Scott Conroy | Graham’s Email Avoidance, in Context

Scott Conroy, Real Clear Politics:

You don’t have to be enamored of technology to be a successful president.

Consider Harry S. Truman, for example.

In his biography of the 33rd president, David McCullough notes that Truman was “a nineteenth-century man,” even while presiding in the White House during the 1950s.

“He never learned to like the telephone or Daylight Saving Time,” McCullough wrote of Truman. “He tried using a typewriter for a while, but gave it up.”

That the commander-in-chief who ushered in the Atomic Age preferred to write in the longhand style familiar to George Washington should dispel any notion that presidents have to be personal adapters of new gadgets in order to keep the country up with the times.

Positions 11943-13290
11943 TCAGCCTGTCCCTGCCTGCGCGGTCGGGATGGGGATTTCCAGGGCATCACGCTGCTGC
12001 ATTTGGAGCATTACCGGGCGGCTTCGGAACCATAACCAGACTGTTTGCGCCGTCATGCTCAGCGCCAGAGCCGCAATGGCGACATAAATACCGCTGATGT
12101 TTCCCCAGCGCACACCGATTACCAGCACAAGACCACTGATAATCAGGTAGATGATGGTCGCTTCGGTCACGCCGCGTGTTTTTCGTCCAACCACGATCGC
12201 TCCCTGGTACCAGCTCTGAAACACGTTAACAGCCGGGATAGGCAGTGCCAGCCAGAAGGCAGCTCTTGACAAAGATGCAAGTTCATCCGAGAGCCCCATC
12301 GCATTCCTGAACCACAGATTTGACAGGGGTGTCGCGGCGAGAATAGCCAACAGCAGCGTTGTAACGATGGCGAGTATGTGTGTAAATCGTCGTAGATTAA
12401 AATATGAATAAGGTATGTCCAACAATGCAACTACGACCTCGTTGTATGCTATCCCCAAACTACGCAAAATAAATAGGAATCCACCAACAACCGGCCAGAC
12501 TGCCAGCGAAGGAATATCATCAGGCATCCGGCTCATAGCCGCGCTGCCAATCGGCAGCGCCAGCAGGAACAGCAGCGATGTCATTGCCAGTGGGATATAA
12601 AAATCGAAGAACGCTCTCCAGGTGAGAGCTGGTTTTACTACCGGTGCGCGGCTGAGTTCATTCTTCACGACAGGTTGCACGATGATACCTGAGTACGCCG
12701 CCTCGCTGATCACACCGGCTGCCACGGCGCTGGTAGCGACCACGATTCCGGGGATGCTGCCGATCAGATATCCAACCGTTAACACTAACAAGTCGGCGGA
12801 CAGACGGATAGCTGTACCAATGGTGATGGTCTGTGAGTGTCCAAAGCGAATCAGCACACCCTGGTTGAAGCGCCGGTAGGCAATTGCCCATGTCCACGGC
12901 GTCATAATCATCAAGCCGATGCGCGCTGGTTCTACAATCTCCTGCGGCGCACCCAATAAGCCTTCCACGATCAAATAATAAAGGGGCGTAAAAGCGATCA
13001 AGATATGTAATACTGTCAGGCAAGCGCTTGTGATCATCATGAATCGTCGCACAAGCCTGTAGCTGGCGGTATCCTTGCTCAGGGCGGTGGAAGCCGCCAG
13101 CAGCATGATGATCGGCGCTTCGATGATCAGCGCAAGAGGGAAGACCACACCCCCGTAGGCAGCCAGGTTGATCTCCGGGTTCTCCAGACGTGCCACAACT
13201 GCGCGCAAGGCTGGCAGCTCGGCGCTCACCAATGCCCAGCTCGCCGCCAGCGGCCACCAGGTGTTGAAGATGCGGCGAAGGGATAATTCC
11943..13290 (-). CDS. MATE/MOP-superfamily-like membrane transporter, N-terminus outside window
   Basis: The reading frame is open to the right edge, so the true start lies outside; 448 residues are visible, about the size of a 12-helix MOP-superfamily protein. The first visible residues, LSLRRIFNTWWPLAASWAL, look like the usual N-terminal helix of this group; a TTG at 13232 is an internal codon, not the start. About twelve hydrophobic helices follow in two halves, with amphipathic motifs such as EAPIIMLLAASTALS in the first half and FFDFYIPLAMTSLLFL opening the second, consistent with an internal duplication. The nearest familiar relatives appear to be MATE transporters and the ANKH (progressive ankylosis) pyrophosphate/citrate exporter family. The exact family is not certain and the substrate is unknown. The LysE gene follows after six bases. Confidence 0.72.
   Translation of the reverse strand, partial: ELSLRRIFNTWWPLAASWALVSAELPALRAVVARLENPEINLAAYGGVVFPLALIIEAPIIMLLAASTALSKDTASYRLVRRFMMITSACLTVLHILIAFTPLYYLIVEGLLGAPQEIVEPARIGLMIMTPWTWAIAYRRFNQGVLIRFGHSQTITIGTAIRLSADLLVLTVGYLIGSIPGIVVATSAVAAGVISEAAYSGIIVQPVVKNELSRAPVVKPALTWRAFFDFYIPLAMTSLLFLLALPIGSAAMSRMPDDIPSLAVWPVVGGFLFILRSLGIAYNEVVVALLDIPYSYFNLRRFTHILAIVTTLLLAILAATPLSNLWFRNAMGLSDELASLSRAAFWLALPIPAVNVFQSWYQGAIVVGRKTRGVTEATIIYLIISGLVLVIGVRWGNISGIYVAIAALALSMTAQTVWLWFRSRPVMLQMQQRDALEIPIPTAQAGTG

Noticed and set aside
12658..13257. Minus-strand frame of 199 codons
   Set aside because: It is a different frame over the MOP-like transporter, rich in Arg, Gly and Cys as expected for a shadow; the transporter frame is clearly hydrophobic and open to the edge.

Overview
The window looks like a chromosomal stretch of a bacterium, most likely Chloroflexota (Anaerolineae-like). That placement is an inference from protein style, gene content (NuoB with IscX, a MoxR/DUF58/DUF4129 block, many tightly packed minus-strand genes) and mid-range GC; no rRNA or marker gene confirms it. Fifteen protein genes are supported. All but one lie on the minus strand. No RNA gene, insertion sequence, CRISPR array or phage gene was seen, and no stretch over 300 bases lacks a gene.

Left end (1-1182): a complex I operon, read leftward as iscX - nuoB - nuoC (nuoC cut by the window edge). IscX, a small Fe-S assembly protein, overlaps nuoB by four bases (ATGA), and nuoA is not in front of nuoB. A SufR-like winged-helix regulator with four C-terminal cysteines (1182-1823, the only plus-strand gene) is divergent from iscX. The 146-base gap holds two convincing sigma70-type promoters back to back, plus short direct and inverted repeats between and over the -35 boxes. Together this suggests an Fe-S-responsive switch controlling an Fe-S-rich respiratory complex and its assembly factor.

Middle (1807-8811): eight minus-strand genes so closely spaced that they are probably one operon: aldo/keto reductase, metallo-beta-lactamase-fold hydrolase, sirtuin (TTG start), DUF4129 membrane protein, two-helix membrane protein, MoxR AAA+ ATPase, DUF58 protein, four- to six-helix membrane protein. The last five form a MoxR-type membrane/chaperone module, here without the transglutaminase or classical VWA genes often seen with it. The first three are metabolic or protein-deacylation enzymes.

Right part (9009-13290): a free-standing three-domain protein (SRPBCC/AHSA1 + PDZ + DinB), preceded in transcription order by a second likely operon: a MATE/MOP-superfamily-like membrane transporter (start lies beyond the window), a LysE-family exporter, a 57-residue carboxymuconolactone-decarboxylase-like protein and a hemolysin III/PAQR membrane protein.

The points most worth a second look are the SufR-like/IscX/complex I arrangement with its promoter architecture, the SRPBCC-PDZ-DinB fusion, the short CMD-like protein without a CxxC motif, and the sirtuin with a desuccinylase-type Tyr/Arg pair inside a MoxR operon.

But imagine the resulting puzzlement if Truman had said during his first national campaign in 1944 that he had never once operated a light switch.

That theoretical admission may not be not directly comparable to the jarring revelation that South Carolina Sen. Lindsey Graham made about his own relationship with technology on “Meet the Press” on Sunday—but it isn’t entirely inconsistent either.

“I don’t email,” Graham told Chuck Todd during a discussion of the controversy surrounding Hillary Clinton’s use of a private email account when she was secretary of state. “No, you can have every email I’ve ever sent. I’ve never sent one. I don’t know what that makes me.”

What it makes him, to say the least, is unusual.

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